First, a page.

Steven Z. Mostofsky
Parties: Democratic, Republican, Conservative
NYC Bar Association Rating: Approved

A Civil Court judge elected in 2012, judge Mostofsky has significant experience in The Mental Hygiene Court, handling cases in which determination is made in regards to an individual’s need of psychiatric help.

 

Judge of the Civil Court
(Vote for one)

 

Bernadette Neckles
Party: Democratic
NYC Bar Association Rating: Approved
Campaign Facebook page

Born and raised in Grenada, Neckles moved to Brooklyn at a young age and went on to attend Brooklyn College and the University of Miami. As an attorney she has handled cases in the areas of employment discrimination, civil rights, immigration, criminal law, landlord/tenant, contract, and real estate. In her spare time she serves as a volunteer Arbitrator in the Small Claims Part of Brooklyn’s Civil Court.

Vincent F. Martusciello
Parties: Republican, Conservative
NYC Bar Association Rating: Not Approved

A rare republican candidate, Martusciello has ran and lost in eight previous elections.

 

Judge of the Civil Court – District – 6th Municipal Court District

 

Caroline P. Cohen
Party: Democratic
NYC Bar Association Rating: Approved
Campaign website

Cohen currently works as a civil rights attorney for Crumiller P.C., which styles itself as a feminist litigation firm. Her work with discrimination cases heavily informs her campaign, which seeks courtroom reform aimed at providing equitable treatment for individuals of all identities and backgrounds. She is also the founder of Ditmas Art, a quarterly mixed media arts event focused on political discourse. She is running unopposed.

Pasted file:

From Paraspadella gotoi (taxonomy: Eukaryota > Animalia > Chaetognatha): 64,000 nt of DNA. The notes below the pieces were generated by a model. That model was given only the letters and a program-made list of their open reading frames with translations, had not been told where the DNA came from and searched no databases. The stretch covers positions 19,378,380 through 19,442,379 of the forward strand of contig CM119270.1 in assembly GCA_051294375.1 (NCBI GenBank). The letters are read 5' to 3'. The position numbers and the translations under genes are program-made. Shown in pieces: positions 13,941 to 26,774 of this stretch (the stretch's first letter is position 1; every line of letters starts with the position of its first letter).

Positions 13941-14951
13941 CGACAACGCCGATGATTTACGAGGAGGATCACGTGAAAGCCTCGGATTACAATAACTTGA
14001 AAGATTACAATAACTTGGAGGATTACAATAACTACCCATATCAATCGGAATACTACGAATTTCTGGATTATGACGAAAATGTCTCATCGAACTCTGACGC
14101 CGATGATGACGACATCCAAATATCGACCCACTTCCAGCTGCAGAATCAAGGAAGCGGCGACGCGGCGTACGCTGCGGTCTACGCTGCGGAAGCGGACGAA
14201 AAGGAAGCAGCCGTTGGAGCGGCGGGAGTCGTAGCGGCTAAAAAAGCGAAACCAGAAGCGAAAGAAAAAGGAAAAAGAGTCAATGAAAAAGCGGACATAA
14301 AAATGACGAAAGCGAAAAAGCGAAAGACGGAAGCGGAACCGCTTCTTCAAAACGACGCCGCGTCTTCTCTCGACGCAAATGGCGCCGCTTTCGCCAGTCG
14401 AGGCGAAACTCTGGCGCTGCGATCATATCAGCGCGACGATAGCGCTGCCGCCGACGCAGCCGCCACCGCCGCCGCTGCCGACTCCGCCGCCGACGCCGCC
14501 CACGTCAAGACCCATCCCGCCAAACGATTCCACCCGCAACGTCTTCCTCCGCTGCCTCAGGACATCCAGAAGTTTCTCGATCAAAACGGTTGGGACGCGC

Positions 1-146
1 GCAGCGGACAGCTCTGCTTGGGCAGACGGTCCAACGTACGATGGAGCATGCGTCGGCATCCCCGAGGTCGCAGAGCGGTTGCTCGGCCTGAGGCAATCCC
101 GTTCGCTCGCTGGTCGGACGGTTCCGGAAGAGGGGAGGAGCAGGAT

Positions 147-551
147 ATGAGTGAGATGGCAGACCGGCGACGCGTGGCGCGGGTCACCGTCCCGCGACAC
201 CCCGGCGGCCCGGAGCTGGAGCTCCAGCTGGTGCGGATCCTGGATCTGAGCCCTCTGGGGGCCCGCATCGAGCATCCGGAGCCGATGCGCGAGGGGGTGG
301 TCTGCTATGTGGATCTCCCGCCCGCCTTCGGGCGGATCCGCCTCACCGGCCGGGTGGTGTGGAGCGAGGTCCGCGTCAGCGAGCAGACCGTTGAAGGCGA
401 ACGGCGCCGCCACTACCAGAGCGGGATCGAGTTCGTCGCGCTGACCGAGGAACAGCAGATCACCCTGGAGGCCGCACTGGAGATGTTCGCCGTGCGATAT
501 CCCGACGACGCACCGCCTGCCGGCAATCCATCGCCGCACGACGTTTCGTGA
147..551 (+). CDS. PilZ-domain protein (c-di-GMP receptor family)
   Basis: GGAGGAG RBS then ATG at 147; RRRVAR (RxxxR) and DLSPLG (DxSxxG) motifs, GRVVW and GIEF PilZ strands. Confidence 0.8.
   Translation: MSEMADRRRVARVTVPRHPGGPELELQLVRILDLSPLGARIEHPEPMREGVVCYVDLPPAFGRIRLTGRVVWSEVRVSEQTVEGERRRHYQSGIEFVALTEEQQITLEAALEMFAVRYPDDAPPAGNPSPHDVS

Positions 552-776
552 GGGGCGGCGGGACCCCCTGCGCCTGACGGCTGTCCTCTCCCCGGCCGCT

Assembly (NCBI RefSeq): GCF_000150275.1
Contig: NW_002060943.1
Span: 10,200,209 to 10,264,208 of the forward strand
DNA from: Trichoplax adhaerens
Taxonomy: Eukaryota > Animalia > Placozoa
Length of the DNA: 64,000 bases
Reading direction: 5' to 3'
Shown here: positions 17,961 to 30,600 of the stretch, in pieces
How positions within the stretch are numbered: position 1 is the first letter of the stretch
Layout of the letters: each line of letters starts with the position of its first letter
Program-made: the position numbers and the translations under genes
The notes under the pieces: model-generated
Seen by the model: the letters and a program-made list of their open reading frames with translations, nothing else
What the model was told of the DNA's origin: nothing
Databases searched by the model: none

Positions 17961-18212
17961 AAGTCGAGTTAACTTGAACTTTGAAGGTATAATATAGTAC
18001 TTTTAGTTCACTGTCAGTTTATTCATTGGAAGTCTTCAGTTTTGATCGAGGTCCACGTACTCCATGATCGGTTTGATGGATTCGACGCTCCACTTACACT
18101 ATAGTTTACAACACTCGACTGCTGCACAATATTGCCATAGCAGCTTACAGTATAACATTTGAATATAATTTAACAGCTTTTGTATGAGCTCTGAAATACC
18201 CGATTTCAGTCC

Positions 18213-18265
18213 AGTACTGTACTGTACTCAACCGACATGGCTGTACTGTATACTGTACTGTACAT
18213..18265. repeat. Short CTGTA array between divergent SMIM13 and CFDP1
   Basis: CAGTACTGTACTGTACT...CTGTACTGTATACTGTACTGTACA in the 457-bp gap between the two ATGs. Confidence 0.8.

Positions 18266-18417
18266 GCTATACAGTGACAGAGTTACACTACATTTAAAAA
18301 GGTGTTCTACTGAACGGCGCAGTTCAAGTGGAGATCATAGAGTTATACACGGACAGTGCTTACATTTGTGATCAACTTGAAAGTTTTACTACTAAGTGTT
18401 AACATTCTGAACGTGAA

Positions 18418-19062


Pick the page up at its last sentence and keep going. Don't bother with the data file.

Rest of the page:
* * * *
 

Queens County

Justice of the Supreme Court – 11th Judicial District
(Vote for six)

 

Donna-Marie E. Golia
Parties: Democratic, Republican, Conservative
NYC Bar Association Rating: Approved

Hon. Golia has served as a Civil Court judge since 2013. Prior to her judgeship she worked as an Assistant District Attorney in Queens County.

Maurice E. Muir
Party: Democratic
NYC Bar Association Rating: Approved

Muir currently serves as a Civil Court judge in Queens county. He previously served as an attorney for Queens Legal Services of NYC, which represents tenants facing foreclosure and other housing issues. He has been a judge since 2017.

Joseph F. Kasper
Parties: Republican, Conservative
NYC Bar Association Rating: Not Approved